Review: THE HATE U GIVE

By Mark Saldana 

Rating: 4 (Out of 4 Stars)

2018 has already given us three great films which deal with the African-American experience: Sorry To Bother You, Blindspotting, Blackkklansman.  Going into this film based on a young adult novel, I began to wonder if cinema had a fourth to offer.  The answer is an empathic yes!  Not only is The Hate U Give  quite possibly the best film of the year, it is definitely the best movie based on a YA novel.  While the movies I mentioned above do deal with the Black American experience, their scopes are more narowed down to certain specific aspects of adult life.  This movie encompasses so much about what is wrong with the United States and the treatment of its Black people, as told from the perspective of a young African-American teen.

Amandla Stenberg stars as Starr Carter, a high school teenager living in the ghetto with her loving parents and siblings.  Though Starr lives in a rough neighborhood plagued with drugs and gang violence, her parents Lisa (Regina Hall) and Maverick (Russell Hornsby) have worked hard to send her and her siblings to an exclusive private school. Though she’s had one particularly traumatic experience in her neighborhood, she has otherwise remained safe and mostly free of the ugliness in her hood.  Her life completely changes, however, after she witnesses,  first hand, the killing of her friend Khalil (Algee Smith) by the gun of a police officer. While coping with the aftermath of this incident, Starr’s eyes are opened wide to the realities of her world and culture.

Based on the novel of the same name by Angie Thomas, The Hate U Give is one of the most powerful and emotional films of the year.  With an adapted screenplay by late writer Audrey Wells, director George Tillman tackles Black America with a heavy wounded heart and hopes to open people’s eyes to the truth.  Presenting this heart-wrenching story through the eyes, ears and mouth of a young Black teenager gives it much more weight than other films with similar themes.  The audience follows the life of Starr from young childhood to her teenage years, as she discovers not only the realities of her neighborhood, but also the treatment of her culture by people of different races and ethnicities.

Witnessing Khalil’s death first-hand serves as a major wake up call to Starr, but this slap to the face is only the beginning.  Starr learns so much more as she experiences the reactions from everyone in her life.  The film serves as a truthful testament to the value of life and a brutal reminder that our nation still has a long way to go before prejudice and racism no longer exist.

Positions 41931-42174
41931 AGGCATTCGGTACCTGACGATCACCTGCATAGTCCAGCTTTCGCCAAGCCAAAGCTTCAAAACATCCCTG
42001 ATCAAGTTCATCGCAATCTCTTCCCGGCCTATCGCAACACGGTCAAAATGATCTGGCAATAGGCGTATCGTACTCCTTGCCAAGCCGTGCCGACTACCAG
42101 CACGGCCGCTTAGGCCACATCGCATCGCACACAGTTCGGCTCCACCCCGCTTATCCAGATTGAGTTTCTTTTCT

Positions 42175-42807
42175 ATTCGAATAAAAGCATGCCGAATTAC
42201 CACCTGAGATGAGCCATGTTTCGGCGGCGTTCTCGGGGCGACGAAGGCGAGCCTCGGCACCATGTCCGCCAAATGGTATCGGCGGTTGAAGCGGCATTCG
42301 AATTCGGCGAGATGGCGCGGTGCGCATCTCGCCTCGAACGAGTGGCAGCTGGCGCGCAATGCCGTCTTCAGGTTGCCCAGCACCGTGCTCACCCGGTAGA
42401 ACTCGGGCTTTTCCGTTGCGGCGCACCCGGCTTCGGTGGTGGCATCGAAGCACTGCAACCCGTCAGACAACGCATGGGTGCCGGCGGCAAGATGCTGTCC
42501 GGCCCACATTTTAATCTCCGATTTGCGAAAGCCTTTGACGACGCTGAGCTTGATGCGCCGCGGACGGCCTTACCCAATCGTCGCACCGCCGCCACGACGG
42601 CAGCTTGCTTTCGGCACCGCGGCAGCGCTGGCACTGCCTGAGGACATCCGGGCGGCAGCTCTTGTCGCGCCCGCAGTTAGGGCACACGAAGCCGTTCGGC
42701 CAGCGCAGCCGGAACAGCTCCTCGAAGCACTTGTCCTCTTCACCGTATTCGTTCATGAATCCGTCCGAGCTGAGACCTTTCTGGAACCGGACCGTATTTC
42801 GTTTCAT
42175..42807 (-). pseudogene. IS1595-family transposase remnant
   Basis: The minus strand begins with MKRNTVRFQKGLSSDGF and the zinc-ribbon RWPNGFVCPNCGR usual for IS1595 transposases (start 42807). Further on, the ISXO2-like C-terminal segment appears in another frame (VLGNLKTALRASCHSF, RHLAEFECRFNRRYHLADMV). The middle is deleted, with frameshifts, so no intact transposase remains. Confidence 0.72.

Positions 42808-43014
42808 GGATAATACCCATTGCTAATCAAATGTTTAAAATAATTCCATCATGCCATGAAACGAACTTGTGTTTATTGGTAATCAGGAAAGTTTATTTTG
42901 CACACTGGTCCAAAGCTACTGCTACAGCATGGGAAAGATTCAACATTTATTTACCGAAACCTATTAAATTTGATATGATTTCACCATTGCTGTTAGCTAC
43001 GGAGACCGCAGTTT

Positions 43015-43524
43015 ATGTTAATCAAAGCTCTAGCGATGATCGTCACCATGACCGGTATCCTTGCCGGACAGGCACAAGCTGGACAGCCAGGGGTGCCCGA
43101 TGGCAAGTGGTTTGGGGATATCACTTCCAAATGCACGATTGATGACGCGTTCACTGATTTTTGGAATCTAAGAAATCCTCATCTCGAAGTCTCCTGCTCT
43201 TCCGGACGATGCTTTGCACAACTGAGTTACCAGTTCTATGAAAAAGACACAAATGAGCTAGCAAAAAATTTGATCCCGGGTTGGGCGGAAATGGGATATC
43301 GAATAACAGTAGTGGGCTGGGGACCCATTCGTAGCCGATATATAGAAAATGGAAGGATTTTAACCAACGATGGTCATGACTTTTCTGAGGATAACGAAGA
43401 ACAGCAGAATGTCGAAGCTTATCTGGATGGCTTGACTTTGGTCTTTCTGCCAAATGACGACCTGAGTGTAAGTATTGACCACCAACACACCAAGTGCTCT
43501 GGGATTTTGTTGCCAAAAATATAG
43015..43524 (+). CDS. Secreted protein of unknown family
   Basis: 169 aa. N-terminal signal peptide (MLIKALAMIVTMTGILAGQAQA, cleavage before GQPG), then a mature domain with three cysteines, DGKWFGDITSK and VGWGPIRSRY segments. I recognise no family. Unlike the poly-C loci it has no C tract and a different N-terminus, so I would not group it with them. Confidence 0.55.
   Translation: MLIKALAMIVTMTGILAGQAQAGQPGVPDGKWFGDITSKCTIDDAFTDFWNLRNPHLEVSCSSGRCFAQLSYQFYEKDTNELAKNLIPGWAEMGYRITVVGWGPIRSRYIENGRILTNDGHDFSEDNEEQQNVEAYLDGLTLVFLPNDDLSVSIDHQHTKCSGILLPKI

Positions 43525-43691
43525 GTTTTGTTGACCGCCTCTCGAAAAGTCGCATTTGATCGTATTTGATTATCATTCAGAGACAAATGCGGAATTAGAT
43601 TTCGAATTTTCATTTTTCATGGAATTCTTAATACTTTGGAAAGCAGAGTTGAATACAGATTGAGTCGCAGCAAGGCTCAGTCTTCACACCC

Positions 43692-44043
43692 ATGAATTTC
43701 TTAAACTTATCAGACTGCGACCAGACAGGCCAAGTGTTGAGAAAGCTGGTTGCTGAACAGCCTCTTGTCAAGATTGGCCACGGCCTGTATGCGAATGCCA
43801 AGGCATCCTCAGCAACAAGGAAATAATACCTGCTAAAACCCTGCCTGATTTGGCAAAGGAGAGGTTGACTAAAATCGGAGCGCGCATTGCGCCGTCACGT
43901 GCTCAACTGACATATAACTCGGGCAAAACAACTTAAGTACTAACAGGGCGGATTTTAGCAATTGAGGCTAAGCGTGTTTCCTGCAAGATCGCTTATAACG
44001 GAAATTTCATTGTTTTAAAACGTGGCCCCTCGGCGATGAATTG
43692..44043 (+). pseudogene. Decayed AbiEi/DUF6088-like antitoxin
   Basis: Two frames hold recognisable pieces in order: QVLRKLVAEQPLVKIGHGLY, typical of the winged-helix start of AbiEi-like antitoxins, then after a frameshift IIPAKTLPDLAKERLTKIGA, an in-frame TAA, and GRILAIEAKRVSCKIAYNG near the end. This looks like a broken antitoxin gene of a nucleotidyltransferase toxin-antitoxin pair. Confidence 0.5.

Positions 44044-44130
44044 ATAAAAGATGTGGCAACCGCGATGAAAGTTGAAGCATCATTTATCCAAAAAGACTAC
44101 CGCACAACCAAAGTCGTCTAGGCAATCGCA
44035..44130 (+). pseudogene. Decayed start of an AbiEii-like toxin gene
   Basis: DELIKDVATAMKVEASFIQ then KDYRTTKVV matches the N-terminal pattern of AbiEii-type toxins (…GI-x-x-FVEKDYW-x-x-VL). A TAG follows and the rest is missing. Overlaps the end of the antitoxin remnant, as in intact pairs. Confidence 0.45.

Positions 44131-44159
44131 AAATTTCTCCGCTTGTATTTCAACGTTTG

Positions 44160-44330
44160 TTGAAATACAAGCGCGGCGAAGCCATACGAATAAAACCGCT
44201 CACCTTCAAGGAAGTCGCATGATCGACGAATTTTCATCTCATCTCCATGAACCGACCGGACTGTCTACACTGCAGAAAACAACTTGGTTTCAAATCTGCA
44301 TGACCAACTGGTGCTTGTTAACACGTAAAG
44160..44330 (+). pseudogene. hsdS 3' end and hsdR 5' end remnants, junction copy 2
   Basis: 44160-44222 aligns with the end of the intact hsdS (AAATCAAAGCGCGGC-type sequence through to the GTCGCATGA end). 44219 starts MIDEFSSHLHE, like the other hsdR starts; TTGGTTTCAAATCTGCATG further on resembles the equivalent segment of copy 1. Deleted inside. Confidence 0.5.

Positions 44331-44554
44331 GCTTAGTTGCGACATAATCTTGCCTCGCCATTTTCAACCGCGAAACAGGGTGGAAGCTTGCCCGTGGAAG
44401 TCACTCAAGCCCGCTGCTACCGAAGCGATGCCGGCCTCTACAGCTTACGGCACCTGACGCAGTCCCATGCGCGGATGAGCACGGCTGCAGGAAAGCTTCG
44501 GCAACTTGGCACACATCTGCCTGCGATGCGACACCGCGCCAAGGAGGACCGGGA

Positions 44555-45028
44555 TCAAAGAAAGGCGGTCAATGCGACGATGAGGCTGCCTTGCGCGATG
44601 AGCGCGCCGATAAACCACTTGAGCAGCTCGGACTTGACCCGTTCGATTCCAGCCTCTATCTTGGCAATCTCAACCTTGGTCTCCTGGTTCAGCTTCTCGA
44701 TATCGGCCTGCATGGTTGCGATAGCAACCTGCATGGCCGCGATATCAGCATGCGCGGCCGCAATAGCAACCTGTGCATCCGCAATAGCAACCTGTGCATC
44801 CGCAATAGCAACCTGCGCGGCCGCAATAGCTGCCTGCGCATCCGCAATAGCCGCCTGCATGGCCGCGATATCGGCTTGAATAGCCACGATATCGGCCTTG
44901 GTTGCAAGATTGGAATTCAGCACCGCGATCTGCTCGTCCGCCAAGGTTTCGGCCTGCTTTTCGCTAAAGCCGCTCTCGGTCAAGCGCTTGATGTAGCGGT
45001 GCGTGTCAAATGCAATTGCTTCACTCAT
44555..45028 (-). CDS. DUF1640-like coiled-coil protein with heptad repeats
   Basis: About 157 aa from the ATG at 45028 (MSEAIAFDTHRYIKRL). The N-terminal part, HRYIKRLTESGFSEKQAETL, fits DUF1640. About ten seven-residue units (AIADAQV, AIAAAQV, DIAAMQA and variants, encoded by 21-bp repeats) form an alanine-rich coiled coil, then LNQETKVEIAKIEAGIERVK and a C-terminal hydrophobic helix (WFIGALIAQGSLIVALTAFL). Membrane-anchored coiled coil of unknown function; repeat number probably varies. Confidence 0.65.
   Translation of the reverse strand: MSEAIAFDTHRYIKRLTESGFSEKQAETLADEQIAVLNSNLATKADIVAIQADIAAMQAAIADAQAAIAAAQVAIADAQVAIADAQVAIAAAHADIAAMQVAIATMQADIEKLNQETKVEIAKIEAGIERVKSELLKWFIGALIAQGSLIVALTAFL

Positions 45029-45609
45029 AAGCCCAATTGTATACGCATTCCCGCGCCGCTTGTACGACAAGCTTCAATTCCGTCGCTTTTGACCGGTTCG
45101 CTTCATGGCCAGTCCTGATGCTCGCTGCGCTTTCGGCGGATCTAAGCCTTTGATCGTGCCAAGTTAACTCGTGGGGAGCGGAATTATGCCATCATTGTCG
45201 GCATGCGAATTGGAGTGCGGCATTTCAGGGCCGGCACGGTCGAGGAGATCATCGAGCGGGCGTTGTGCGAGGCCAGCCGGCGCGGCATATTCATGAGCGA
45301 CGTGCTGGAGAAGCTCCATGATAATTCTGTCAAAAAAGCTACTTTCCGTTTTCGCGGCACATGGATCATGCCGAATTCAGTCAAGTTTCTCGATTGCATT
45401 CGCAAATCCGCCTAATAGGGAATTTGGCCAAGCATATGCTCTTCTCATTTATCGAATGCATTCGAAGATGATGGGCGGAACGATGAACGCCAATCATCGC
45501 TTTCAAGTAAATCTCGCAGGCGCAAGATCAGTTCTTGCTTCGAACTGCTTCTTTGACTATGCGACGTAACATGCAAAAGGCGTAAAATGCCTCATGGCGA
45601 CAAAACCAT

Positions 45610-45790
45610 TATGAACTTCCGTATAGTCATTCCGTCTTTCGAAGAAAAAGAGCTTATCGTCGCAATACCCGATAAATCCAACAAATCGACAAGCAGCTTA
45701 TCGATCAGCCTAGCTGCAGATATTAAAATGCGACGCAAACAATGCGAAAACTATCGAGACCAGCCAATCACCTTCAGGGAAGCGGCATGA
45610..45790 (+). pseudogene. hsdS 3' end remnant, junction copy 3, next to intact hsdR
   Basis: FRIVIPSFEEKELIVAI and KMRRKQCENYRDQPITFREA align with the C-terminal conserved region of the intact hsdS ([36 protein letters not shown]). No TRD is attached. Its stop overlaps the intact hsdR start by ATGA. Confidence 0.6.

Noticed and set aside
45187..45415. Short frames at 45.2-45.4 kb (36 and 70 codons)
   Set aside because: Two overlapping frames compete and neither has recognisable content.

As a director, Tillman takes a no-frilks approach and allows the excellent script to come alive organically.  It certainly helps that he had a truly incredible cast to keep it real.  As Starr, the lovely and talented Amandla Stenberg gives a phenomenal performance full of emotion, strength, and passion.  Russell Hornsby gives an equally excellent turn as Starr’s father Maverick. The amazing Regina Hall shines once again as Starr’s mother Lisa, another example of strength and love in her life.  The film also can boast praise-worthy acting by Common, Anthony Mackie, KJ Apa, Algee Smith, Lamar Johnson, and Issa Rae.

On one hand, it really pleases me that African-American filmmakers and storytellers have voices in cinema and literature to express themselves. On the other hand, it breaks the heart that most of their stories involve racism, oppression and violence.  With all of the films that express the pain and suffering of Black Americans, and the multitude of news stories reflecting these harsh realities, what is it going to take for real changes to occur?  Until that day comes, both news and fiction will remain as painful reflections of the evils and ugliness that human people inflict on one another.

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